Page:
Still in the fight

MADELINE HUGHES/Staff photoSen. Michael Bennet, D-Colo., answered questions from Salem residents at a campaign stop at Coffee Coffee Friday morning. 

SALEM, N.H. — It’s going to be a balancing act for U.S. Sen. Michael Bennet, D-Colo., to balance his Constitutional duties and get his name out as a 2020 Democratic presidential contender. As the potential for an impeachment trial looks likely to occur early next year

“We’re just going to have to do it… it is what it is, we have a Constitutional responsibility, I do, and when I’m not doing that there I’ll keep campaigning here,” Bennet said.

The presidential hopeful pledged to hold 50 town halls in New Hampshire before the state's first-in-the-nation primary on Feb. 11. Bennet’s campaign has struggled to get momentum in the polls and with donors. He has not been on a national debate stage since July when the second Democratic debate was held in Detroit.

The former businessman turned Denver Public Schools superintendent who became a two-term senator from a purple state touted his resume as the reason why he is the best candidate to run against President Donald Trump. Bennet talked about how his positions on economic issues and climate change would challenge voters to make decisions based on facts.

“He’s run on a lie, and I think we can expose that lie,” Bennet said.

Bennet said he is in the race to fight for the 95,000 children he was in charge of in the Denver Public Schools who were mostly low income. Fighting for those students and children across the country, Bennet sees his education plans as the best way to move forward and make change.

"My focus isn’t the same as the other candidates in this race who have called for free college," Bennet said. "I think what we need is free preschool in this country and we have to figure out what to do with the 70% of kids who are graduating from high school and not going to college and how we put them in the position to earn a living wage when they graduate, not just a minimum wage. That would transform the lives of millions of Americans and transform the American economy.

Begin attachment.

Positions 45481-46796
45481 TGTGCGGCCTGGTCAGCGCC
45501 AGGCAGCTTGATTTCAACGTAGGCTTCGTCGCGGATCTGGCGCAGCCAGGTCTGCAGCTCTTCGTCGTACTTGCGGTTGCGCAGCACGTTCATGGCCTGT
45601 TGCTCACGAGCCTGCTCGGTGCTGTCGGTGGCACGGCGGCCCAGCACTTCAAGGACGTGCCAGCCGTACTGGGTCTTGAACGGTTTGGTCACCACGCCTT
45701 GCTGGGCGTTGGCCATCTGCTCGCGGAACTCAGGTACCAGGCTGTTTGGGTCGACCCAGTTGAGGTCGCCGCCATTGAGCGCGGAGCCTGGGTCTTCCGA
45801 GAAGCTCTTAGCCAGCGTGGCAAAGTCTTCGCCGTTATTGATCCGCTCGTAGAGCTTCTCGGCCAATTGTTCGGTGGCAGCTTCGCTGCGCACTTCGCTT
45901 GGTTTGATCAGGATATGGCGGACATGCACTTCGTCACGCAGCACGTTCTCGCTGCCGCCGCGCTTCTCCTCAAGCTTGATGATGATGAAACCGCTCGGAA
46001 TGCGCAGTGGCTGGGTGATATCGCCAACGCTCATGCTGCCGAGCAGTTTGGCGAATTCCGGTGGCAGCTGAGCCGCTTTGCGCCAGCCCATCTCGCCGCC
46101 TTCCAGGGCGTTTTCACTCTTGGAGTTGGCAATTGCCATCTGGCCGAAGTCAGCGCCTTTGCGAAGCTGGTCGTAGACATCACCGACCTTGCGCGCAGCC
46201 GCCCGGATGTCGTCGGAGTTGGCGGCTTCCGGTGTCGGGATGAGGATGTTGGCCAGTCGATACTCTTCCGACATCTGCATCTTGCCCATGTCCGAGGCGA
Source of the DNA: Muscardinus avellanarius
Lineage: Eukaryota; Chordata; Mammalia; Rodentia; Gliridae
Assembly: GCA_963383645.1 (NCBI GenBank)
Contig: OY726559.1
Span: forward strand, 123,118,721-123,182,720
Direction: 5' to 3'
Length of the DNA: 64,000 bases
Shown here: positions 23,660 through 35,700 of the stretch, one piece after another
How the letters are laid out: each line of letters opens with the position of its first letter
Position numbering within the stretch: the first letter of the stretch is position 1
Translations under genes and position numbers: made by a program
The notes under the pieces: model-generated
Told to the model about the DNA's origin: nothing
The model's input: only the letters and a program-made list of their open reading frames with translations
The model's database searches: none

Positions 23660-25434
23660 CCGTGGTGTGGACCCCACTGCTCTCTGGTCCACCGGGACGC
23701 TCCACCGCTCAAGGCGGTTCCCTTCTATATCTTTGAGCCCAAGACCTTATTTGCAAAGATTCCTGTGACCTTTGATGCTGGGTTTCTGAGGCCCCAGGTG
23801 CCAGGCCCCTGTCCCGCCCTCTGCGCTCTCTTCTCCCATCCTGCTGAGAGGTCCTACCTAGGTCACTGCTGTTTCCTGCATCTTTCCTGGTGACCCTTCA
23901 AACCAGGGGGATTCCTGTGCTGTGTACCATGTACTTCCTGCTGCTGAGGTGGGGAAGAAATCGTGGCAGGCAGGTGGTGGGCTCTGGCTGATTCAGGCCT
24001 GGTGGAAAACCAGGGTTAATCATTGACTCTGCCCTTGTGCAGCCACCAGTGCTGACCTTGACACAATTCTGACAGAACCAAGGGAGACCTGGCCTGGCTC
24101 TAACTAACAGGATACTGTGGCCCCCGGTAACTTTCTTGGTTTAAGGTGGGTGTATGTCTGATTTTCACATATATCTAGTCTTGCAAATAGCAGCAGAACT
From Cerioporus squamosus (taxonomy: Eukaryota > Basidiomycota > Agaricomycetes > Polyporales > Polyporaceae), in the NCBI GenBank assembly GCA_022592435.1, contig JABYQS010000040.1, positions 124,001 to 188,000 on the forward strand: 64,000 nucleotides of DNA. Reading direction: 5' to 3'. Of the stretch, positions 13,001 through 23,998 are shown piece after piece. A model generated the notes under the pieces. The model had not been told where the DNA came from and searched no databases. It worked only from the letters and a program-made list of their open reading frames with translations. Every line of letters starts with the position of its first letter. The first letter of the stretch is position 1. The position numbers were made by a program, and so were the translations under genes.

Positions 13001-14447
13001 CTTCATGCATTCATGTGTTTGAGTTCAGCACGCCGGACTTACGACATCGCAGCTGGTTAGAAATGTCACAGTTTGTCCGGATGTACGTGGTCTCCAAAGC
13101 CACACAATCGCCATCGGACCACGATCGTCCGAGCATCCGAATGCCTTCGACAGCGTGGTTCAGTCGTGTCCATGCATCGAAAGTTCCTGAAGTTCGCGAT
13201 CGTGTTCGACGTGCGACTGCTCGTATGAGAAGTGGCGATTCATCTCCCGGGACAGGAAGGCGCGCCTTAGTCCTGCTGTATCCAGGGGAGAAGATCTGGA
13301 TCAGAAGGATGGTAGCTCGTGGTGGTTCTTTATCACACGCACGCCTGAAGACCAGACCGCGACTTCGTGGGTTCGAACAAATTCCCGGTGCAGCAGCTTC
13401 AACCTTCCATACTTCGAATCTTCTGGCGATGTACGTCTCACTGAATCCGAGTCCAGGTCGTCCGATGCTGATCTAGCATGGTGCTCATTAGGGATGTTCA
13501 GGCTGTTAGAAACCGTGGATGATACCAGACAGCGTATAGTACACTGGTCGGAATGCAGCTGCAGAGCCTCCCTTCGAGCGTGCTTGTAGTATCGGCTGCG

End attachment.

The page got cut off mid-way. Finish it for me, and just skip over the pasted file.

“I believe that one of the most difficult challenges we have as a country is that our education system as a whole is reinforcing income inequality we have rather than liberating people from it because the best predictor of a kid’s education is their income,” Bennet said. “We have to change that. I think as president I could lead the country in a discussion of how to pull our education system into the 21st century.”

Bennet is still holding out hope that meeting with people in their communities will be the trick to ultimately securing the nomination.

“It’s not unknown in New Hampshire politics that people who are running with not the most money, running with not the name recognition, that one step after another doing these meetings after another that you build momentum and you get to a point where people are actually making decisions,” Bennet said. “My goal always has been to be in this race when people in New Hampshire were making the decisions, and that’s what I’m going to do.”

Bennet said he is still in the fight and wants to reach people who still do not recognize his name.

Still undecided Democratic voter Patty Breault recently moved to Salem and had yet to hear about Bennet. The former Albuquerque, New Mexico, resident was leaning towards Sen. Cory Booker, D-New Jersey, but her interest was piqued by the fellow westerner.

“I understand where he is coming from, and people from the west, like Colorado, pay more attention to issues like climate change,” Breault said. She added that his background in running a diverse school system was an added plus.

“I grew up in a racially charged Chicago neighborhood, and I know that hate divides,” Breault said. “I want to elect someone who can address that issue without instigating more hatred.”

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